Wild Bill Moore
Wild Bill Moore
|Birth name||William M. Moore|
|Born||June 13, 1918|
Detroit, Michigan, United States
|Died||August 1, 1983 (aged 65)|
Los Angeles, California, United States
|Years active||1930s - 1980s|
William M. "Wild Bill" Moore (June 13, 1918 - August 1, 1983) was an American R&B and jazz tenor saxophone player. Moore earned a modest hit on the Hot R&B charts with "We're Gonna Rock, We're Gonna Roll", which also was one of the earliest rock and roll records.
Moore was born in Detroit Michigan and began playing the alto saxophone at an early age. However, prior to his musical career, he was an amateur boxer, winning Michigan's Golden Gloves light heavyweight championship in 1937, before briefly turning professional. By the early 1940s, Moore abandoned his boxing career in favor of music, and was inspired by musicians Chu Berry and Illinois Jacquet to switch to tenor saxophone. In 1944, he made his recording debut, accompanying Christine Chatman, the wife of Memphis Slim, for Decca Records. Between 1945 and 1947, Moore was performing and recording in Los Angeles with Slim Gaillard, Jack McVea, Big Joe Turner, Dexter Gordon, and played on Helen Humes’ hit recording, "Be-Baba-Leba".
In 1947 he moved back to Detroit and began recording with his own band, which included baritone player Paul Williams, later famous for "The Hucklebuck". In December of that year, he recorded "We're Gonna Rock, We're Gonna Roll" for the Savoy label which was a modest hit and is remembered today as one of many candidates for the first rock and roll record. It was one of the first records played by Alan Freed on his "Moondog" radio shows in 1951. However, by the standards of its time it was quite a primitive recording, notable mainly for the juxtaposition of the words “rock” and “roll”, and the battling saxophones of Moore and Williams. In 1949, he cut "Rock And Roll", reportedly featuring Scatman Crothers on vocals.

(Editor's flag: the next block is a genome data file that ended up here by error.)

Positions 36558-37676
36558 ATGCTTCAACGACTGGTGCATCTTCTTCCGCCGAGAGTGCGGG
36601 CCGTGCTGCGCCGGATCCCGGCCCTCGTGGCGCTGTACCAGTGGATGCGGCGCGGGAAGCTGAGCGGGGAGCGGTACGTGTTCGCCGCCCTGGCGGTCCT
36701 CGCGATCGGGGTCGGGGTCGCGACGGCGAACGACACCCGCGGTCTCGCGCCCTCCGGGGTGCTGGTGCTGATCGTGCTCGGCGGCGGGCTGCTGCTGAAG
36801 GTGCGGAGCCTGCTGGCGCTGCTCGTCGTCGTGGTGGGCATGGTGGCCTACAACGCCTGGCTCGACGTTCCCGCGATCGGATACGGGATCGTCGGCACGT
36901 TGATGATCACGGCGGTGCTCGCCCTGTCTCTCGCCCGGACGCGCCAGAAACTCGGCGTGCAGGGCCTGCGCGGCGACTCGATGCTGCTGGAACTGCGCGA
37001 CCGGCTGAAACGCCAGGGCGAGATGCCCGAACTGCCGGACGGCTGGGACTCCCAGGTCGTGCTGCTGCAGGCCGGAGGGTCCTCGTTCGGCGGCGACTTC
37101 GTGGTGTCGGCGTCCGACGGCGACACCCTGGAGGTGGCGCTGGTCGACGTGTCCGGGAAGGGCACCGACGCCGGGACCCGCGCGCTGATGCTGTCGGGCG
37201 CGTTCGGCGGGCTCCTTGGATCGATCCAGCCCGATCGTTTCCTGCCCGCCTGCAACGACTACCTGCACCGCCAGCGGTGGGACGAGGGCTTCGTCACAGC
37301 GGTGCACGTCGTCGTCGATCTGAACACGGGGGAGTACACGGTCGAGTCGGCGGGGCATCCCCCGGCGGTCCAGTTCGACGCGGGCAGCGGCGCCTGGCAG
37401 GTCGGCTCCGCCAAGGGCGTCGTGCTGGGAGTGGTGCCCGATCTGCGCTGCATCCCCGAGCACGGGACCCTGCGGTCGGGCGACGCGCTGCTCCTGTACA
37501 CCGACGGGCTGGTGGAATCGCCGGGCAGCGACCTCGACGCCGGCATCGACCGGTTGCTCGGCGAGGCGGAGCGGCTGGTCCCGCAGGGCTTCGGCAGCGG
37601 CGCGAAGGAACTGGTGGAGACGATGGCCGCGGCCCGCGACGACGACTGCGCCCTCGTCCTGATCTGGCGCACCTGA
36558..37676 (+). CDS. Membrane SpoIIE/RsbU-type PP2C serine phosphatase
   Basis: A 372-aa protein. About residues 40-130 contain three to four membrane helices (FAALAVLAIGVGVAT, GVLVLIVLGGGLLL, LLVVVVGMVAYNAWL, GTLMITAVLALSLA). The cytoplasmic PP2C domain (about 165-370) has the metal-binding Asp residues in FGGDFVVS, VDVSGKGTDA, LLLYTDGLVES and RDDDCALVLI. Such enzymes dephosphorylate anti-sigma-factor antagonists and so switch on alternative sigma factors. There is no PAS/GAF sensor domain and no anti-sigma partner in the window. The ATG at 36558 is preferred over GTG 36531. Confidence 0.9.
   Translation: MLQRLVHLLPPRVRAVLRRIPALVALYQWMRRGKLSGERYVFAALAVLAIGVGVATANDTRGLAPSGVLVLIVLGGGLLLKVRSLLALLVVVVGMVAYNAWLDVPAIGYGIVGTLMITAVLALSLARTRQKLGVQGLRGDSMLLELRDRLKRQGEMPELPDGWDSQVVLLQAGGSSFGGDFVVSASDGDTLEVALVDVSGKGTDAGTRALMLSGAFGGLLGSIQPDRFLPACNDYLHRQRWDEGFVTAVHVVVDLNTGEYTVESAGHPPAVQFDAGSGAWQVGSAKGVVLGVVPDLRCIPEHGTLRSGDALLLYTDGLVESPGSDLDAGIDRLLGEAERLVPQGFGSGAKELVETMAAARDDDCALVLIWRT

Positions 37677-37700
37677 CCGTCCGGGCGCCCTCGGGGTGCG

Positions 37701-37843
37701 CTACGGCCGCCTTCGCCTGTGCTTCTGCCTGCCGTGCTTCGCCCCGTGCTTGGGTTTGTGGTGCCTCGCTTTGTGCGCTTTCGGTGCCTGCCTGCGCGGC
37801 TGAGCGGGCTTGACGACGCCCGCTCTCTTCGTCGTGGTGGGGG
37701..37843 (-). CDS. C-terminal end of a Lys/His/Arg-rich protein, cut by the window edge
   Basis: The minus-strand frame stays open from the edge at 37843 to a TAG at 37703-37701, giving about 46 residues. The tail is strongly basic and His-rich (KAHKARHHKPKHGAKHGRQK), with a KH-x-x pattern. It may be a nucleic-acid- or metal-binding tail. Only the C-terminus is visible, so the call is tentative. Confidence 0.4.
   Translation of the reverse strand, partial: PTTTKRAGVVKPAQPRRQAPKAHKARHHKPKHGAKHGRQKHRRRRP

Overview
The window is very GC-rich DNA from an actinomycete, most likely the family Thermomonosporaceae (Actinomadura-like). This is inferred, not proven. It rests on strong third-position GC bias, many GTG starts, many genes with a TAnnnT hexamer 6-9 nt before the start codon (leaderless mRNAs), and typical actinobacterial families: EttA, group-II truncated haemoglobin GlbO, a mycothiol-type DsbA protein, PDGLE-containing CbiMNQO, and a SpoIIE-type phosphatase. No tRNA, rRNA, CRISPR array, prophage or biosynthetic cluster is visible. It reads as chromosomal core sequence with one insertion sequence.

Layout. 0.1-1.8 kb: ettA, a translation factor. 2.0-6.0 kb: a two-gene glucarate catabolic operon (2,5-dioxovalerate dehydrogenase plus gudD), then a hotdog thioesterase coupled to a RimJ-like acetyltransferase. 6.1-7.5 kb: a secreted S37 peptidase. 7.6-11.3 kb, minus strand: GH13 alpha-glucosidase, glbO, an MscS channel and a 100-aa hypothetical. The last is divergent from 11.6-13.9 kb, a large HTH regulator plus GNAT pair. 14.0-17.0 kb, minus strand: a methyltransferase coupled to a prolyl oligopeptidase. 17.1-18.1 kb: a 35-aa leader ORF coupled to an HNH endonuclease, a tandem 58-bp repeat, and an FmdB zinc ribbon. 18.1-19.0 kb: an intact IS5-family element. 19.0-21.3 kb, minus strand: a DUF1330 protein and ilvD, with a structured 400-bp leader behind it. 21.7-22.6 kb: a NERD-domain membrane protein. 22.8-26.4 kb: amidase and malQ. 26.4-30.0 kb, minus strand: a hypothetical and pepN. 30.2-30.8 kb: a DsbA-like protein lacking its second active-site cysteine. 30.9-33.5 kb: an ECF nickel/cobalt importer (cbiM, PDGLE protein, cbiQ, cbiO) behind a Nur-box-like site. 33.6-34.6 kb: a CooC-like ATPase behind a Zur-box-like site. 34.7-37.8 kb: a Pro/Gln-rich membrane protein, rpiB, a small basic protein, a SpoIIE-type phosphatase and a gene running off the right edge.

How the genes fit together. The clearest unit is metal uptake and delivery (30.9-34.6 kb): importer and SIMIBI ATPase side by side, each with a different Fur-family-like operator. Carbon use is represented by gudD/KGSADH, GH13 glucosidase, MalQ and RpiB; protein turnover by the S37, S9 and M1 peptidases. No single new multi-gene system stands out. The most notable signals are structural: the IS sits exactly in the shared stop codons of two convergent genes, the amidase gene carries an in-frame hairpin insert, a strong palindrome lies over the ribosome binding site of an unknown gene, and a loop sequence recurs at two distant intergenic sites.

Moore continued recording and playing in clubs in and around Detroit. In this period he also recorded several jazz albums for the Jazzland label. In 1971, he was sought out by Marvin Gaye to play saxophone on the album What's Going On, notably the track "Mercy Mercy Me".
Eventually he returned to Los Angeles, California and lived there until his death, aged 65.
In their 1992 book, What Was the First Rock 'n' Roll Record?, Jim Dawson and Steve Propes dedicated a chapter to Moore and his influential "We're Gonna Rock, We're Gonna Roll."
- Wild Bill's Beat (Jazzland), 1961
- Bottom Groove (Jazzland), 1961
- The Real Thing,(Houston Person), (Eastbound), 1973
- Things That I Used To Do, (Big Joe Turner), (Pablo), 1977
With Houston Person
- The Real Thing (Eastbound, 1973)